Paul Bustion
This is a pretty good book. I read it recently. Slightly more than a decade ago, when I was 15 years old (I'm 26 now) I read the same author's biography of Stalin and did not like it, because it embraced far fetched conspiracy theories to easily, but I found his biography of Nicholas plausible. In some respects, it is superior to Robert Massie's biography of Nicholas. Because Massie ignored Nicholas' anti-Semitism, whereas Radzinsky pays attention to it. Nicholas was highly anti-Semitic, that's ...more
This book is a nice piece of historical detective work on the killing of Tsar Nicholas II, his family and his retinue. It is informative, speculative and entertaining and is done with great style.
What a tragic story. I'd like to think the world has learned from past history but it hasn't.
Not only is this book a biography of Nicholas, it is the author’s own experience of uncovering previously classified Russian archives. The evidence he discovers regarding the death of the royal family was ground-breaking at the time of publication, but now much of what he discovered is somewhat out of date. Since then, the remains of the Tsar and his family have been positively identified and many of the rumors relayed to the author by unnamed sources have been laid to rest. Not that the evidenc ...more
Back when I was a real person, I lived in Bloomington, Indiana, and I used to trawl all the town's bookstores looking for books about Nicholas, with whom I became fascinated during the summer of 2008 and outright obsessed with over the course of 2009. Caveat Emptor was a great place to go because I always found heaps of Russian books there; a George R.R. Martin lookalike manned the counter, and the entire place was floor to ceiling with books, an entire maze of bookshelves placed as close togeth ...more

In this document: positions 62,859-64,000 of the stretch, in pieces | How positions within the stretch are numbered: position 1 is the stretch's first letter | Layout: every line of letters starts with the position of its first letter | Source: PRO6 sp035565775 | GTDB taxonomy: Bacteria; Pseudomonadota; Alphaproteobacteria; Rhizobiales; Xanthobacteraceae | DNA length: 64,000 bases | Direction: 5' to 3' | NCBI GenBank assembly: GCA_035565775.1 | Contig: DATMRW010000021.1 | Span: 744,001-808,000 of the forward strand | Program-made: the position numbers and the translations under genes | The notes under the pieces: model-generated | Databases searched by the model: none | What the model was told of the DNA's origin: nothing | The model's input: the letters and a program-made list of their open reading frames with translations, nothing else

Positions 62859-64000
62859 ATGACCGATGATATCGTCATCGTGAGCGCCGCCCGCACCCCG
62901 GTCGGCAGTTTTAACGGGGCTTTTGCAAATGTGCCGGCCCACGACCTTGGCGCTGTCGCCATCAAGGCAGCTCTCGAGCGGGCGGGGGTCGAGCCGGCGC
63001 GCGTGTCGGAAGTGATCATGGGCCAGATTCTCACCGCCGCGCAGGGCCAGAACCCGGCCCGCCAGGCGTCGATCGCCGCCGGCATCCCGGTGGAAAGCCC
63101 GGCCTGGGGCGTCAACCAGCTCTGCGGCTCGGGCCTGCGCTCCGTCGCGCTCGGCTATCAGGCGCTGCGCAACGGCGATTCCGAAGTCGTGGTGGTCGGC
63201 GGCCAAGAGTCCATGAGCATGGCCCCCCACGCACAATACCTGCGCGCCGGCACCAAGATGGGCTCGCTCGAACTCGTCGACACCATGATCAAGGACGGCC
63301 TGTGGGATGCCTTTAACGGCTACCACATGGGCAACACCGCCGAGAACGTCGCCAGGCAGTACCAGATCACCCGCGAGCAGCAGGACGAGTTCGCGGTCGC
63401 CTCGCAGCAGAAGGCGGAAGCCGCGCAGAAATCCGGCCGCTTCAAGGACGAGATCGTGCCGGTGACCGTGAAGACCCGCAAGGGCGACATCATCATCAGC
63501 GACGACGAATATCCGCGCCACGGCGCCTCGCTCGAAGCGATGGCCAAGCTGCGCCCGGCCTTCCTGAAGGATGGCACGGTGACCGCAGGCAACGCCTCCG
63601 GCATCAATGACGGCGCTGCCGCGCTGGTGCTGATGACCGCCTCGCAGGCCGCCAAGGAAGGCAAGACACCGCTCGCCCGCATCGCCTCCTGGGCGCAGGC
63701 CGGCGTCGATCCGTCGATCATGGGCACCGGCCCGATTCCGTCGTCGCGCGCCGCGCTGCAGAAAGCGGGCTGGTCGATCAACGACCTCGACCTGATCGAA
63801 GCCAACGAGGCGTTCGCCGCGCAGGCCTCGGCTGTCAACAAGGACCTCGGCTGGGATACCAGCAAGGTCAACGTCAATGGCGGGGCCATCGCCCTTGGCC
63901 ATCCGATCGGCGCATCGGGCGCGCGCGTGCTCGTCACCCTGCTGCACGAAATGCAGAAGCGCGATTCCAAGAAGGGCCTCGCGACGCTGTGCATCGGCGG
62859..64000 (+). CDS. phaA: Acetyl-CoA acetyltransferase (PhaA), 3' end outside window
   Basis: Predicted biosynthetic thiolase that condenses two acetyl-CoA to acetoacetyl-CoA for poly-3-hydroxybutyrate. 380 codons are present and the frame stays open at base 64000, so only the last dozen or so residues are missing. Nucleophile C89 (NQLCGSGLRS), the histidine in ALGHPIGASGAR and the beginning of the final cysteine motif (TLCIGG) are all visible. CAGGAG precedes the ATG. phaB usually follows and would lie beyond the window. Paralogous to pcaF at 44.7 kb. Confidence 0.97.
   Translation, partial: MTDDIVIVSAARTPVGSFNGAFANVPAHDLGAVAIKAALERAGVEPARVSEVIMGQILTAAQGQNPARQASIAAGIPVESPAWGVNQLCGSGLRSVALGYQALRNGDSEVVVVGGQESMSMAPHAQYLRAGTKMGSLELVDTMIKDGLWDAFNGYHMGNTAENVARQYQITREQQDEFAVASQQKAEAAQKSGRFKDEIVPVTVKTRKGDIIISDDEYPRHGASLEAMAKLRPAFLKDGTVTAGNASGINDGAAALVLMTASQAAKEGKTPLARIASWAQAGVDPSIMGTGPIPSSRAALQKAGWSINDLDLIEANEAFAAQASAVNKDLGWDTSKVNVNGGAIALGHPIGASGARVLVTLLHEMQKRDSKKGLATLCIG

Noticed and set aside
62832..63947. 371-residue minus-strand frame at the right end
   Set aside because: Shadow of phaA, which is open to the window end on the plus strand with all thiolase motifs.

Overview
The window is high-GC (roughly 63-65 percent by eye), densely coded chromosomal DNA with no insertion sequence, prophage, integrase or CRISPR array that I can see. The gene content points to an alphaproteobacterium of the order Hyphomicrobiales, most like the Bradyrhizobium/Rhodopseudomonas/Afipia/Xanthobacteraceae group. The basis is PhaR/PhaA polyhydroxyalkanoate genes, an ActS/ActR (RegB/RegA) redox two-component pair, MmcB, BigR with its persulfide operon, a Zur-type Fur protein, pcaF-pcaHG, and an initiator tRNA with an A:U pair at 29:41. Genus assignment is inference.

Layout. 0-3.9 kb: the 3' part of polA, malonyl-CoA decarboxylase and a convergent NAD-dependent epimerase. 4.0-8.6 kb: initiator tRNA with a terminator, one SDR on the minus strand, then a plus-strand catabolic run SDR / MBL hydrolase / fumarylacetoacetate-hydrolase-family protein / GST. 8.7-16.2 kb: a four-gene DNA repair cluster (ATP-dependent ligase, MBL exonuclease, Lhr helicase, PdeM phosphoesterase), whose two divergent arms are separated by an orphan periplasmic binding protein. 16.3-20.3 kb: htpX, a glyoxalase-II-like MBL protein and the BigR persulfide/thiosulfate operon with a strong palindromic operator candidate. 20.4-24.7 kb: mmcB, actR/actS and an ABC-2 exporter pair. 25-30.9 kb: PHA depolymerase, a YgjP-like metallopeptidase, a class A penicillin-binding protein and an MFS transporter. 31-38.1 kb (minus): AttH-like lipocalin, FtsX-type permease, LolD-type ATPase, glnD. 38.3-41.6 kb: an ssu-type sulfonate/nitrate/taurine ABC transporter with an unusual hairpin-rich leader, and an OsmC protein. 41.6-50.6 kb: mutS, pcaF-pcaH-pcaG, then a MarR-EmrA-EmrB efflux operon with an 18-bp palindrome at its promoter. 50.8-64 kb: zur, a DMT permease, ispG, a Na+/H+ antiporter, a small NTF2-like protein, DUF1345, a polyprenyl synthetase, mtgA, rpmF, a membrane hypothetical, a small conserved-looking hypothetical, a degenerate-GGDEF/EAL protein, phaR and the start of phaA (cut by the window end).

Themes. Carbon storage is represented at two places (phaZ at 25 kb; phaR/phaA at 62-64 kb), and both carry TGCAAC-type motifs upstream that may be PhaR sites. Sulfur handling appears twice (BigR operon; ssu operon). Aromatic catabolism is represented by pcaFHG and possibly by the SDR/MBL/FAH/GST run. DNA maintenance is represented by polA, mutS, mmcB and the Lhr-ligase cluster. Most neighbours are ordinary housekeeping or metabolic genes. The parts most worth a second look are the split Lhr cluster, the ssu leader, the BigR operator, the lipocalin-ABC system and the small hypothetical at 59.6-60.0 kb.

This is a remarkable account of the life and death of Nicholas II by a Russian historian. The book uses and quotes, almost exclusively, original source material, including letters between Nicholas II and his wife, diaries of the tsar and all of his family (wife, four daughters, and son - the heir Alexei). It also uses letters and accounts from the Bolsheviks, who participated in the execution of the family and the subsequent burials.

The author, Edvard Radzinsky, began his research into the death
David Groves
I learned a lot from this book, but I was also frustrated with it. This is the type of book that historians write to prove a new point, and I respect the author for that. After glasnost, Radzinsky seems to have been given access to the communist archives as pertains to the execution of Nicholas II and his family, and he cleared up many mysteries from that time. Obviously, that's important. But to do that, he has to include soooo many details that the general reader gets lost, drowned in the minu ...more
Will Diercks
Ms. Brooks
7 January 2013
English 10

The Last Tsar Review

This book, and it is fairly long, is a large summary of the life and death of Tsar Nicholas II. It starts out talking about his young life under his grandfather’s strong rule of Russia. In time his grandfather passed away and by order his father should have been the one to take over, but the young Nicholas was forced to after his father passed on the power. Later on it describes his courship of Alix, short for Alexandra, who was
Madara Aldina